Life in 2020 looks a bit different. The way we work and how we shop have drastically changed, even seeing family and friends doesn’t come without a lot of logistical challenges to protect our health and well-being. The coronavirus (COVID-19) has uprooted our lives abruptly and at least in the short term, will impact how we interact with people. But it won’t be forever, as we develop rapid testing and perform clinical trials of new therapies and vaccines. We will get there, but it’s going to take time.
In the present moment, hospitals and clinics are very busy testing and caring for people who may have the virus. So what do you do if you need to see the doctor for your orthosis? Is it safe to go? Should you reschedule your appointment? We’re going to answer those questions for you to ensure you’re treated in the safest and most efficient manner.
Can You Leave Your Home to See a Doctor During the COVID-19 Pandemic?
Unless you’re experiencing severe pain or discomfort, it’s best to NOT visit the doctor at this time. And while anyone can wear an orthosis, typically, patients are older and may have a chronic health condition, making this population vulnerable to risks of COVID-19. Many doctor’s offices and clinics have scaled back their availability to only see the most urgent cases. We always recommend calling your doctor first, as they’ll be able to provide you with a better assessment of the situation.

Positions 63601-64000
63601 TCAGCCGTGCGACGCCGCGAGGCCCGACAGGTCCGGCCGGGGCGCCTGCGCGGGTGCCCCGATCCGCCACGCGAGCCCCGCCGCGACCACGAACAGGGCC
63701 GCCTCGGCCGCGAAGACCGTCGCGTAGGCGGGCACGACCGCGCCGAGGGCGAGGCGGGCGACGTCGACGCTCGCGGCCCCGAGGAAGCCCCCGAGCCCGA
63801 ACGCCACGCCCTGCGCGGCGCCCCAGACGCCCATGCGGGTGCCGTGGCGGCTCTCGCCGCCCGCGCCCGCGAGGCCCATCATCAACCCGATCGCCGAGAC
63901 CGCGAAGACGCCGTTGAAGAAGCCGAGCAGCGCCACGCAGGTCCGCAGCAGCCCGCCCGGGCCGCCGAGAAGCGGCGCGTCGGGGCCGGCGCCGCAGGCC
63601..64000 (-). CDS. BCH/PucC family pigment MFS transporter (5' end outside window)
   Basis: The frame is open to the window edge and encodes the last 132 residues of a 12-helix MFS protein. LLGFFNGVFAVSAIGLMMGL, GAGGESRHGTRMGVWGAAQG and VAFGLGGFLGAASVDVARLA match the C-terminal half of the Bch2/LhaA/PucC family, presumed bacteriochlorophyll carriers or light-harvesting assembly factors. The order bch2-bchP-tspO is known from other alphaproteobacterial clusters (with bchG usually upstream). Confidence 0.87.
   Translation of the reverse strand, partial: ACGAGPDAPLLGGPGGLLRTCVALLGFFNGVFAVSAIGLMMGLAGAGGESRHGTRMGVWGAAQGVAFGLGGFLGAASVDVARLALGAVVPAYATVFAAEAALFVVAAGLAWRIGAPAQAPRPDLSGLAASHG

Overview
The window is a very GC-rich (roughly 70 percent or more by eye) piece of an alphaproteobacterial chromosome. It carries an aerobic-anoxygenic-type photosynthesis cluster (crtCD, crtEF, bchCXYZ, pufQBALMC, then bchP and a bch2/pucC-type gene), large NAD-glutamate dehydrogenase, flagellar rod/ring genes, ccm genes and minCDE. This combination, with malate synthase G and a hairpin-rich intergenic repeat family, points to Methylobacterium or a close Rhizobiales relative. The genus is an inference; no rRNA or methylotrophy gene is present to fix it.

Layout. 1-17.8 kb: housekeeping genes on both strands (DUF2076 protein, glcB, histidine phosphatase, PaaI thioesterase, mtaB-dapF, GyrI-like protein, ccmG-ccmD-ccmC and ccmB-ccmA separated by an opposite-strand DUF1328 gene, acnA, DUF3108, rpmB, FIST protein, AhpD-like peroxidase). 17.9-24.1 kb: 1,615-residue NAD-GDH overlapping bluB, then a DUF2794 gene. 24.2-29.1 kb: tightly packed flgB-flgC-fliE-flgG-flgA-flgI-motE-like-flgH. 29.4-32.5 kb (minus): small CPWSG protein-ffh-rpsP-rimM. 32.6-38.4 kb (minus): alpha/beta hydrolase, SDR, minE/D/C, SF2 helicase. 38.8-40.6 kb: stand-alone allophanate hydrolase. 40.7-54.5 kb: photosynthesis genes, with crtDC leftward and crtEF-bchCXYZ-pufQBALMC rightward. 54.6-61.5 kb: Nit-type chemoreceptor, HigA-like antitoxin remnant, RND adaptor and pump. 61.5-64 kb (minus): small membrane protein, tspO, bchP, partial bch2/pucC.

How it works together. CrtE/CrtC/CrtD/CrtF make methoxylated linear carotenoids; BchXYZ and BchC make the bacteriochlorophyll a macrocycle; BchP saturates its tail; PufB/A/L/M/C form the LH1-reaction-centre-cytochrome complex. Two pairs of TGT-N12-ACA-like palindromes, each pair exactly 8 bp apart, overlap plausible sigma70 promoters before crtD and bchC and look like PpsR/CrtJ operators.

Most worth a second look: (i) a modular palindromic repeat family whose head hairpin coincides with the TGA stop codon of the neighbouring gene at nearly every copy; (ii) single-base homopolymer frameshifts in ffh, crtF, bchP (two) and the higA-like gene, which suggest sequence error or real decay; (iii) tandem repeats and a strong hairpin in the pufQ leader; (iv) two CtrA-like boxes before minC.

If I Can’t See My Doctor In-Person, Then What Can I Do?
Telehealth services, or virtual visits, have been around, but they did not have much notoriety until now. Technology and fast internet capacities provide the ability to meet with our physician without ever stepping foot in a doctor’s office. If you have a desktop computer, laptop, tablet or a smartphone, you can see the doctor and discuss the issues you’re having with your orthosis. Additionally, doctors can access your medical records, refill prescriptions and get lab results all virtually. Consult with your doctor to see if you can schedule a virtual visit.
When it comes to medications, doctors are making it easier to get 90-day refills to reduce the number of trips people make to drop-off orders and pick up prescriptions.
What If Seeing the Doctor In-Person is a Must?
As we mentioned beforehand, always call your doctor before visiting, as they’ll provide critical information regarding your condition. If a situation requires you to go to the doctor, there are precautions you need to follow very carefully during your visit.
- Wear a face mask. (Cloth or surgical masks will work.)
- Stay at least six feet away from others.
- Wash your hands with soap and water for at least 20 seconds.
- Do not touch your face.
- Avoid touching surfaces. If you do need to touch a shared item, use a disinfectant wipe to clean the surface.
As always, practice good hygiene and be aware of social distancing, and we’ll get through this together.